On the contrary, she has stated that “religious sects and groups in pre-Islamic India did not identify themselves as Hindus and as a unified religion.” It is obvious that she either confuses Dharma with religion or deliberately equates the two to deny the existence of Sanatana Dharma and Hindus as a very distinct community living according to it.

The word Dharma occurs in the oldest shastras, scriptures and folklore of India. Nobody can claim that there was no religion in India two-three thousand years ago in the past. But just as Itihasa is not ‘history’ or Namaskara is not ‘good morning’, the Indian concept of ‘Dharma’ is not ‘religion.’

Serious scholars are aware that in Western languages, not only the word but even a concept equivalent to ‘Dharma’ does not exist. Rta, Leela and Karma are other such concepts non-existent in the Western lexicon or philosophies. ‘Religion’ simply cannot explain Dharma. That is why Christian missionaries and Muslim Tablighis call Hindus as a community ‘without religion’, to whom a faith or religion is yet to be given (which they consider is their job)! Hinduism is indeed not a ‘religion’ or a confined creed like Islam or Christianity.

And Romila Thapar adopted the Christian missionary outlook about the non-existence of a ‘unified religion’ in India. Only this can explain her wild postulations about Hindu Dharma in what she prefers to call the ‘pre-Islamic’ period.

Why is there no reference to Sanatana Dharma in her writing? Both the term and the system as a whole is so prominent in Indian thinking, treatises, folklore and tradition since time immemorial. Instead, there is repeated reference to some ‘Brahmin dharma’ or ‘Brahminism’ in the writings of the Marxist historians, which according to them was exploitative, cunning and full of class-selfishness.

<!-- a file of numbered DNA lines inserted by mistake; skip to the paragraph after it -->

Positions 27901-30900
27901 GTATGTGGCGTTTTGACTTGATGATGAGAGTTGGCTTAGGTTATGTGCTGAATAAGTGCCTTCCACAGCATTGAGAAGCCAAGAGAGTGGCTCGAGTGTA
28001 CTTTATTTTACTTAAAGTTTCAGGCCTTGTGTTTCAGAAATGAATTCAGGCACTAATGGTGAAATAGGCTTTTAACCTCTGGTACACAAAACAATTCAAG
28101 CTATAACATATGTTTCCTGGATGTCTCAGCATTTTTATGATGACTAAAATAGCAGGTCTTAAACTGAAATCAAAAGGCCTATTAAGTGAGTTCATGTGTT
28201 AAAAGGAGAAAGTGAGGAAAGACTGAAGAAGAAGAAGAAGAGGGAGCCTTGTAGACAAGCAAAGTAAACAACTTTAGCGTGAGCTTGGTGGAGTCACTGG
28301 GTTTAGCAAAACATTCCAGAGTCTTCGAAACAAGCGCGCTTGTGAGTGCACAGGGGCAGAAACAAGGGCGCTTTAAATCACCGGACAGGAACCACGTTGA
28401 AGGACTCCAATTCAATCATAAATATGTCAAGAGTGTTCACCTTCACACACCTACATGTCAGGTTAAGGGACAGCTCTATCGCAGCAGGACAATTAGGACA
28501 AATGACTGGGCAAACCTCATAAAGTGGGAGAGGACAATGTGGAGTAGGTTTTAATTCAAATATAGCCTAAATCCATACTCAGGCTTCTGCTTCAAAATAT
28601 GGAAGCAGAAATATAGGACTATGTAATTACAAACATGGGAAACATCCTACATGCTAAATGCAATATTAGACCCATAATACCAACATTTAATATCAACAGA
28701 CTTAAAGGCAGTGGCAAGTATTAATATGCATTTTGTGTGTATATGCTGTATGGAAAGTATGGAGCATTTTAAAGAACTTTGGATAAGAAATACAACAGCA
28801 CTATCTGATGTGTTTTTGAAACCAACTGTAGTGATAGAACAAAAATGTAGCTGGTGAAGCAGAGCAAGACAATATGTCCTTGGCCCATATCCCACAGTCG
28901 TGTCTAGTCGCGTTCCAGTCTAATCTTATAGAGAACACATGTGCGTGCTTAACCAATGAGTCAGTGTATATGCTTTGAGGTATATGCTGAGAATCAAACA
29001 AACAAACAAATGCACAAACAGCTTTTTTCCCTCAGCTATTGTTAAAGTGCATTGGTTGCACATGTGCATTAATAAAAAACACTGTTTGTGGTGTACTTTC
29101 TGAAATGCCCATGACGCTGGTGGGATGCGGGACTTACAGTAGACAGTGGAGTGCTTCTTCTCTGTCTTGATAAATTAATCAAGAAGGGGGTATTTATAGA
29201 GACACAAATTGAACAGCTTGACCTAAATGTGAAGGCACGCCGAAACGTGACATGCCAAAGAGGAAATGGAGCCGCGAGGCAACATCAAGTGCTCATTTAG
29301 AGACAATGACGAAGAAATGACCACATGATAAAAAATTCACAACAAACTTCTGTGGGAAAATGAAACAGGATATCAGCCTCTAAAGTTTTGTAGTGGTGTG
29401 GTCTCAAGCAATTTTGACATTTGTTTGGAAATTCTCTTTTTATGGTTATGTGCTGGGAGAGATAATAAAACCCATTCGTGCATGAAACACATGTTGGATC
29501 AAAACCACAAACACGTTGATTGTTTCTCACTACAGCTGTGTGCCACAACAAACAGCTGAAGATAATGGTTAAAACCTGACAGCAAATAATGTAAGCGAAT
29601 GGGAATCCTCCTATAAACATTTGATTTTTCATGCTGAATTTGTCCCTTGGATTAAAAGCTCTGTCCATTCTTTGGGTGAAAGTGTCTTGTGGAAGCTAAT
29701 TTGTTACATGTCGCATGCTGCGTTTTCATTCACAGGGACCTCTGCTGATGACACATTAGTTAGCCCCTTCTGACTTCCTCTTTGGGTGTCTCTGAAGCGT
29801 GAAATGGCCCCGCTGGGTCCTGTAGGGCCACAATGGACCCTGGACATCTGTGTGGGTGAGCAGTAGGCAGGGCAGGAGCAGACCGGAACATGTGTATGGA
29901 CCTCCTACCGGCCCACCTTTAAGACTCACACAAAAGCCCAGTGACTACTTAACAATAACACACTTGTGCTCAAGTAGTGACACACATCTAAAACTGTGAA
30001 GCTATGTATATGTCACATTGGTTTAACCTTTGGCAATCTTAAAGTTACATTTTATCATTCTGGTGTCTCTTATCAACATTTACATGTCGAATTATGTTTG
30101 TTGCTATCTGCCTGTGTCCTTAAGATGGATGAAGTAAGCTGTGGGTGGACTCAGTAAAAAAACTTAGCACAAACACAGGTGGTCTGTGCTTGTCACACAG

Marxist historians simply forget what even Gautama Buddha had said so famously: “Esso Dhammo Sanantano” meaning ‘this has been the sanatana dharma’. The word ‘sanatana’ also means ‘that which always was and always will remain’.

Thus, even by Buddha’s words, there was a ‘Sanatana Dharma’ existing since ancient times in India, and this was his assertion made 2500 years ago. It is, therefore, startling to see the Marxists dismiss all this summarily and insist that Hinduism is a creation of the last two centuries by foreigners at that. All Marxist scholars love this formulation, irrespective of their subject. Incidentally, a Marxist professor of any field of knowledge is also considered an authority on history and Hinduism.   

Romila Thapar has repeatedly uttered several deprecations about Hindu culture, philosophy and tradition without quoting any source or giving references. For instance, she claims that “Vedic thought was not uniquely and in genesis Indian.” In the same breath, she also says that “the culture represented in the Vedic literature was largely indigenous.”

Referring to ‘Aryan culture’ and ‘Aryan way of life,’ she wrote just this much: “on certain occasions the Aryans ate beef and drank alcohol.” In another place she asserted, “In ancient India beef was consumed for many centuries.” This is a clever by half assertion because Thapar and her Marxist colleagues have never even once mentioned whether the Aryans used to eat anything else apart from beef. They haven’t stated what general food items were included in the Aryan diet. If one goes by the umpteen repetitions of this theme by the Marxist school, it appears that the Aryans spent their whole life eating beef and drinking alcohol.

The repeated references to beef and liquor indicates the Marxist historians’ visceral hatred towards Hinduism. The references to ‘beef eating’ is only to deride Hinduism and not to improve our knowledge about ancient India.

To be continued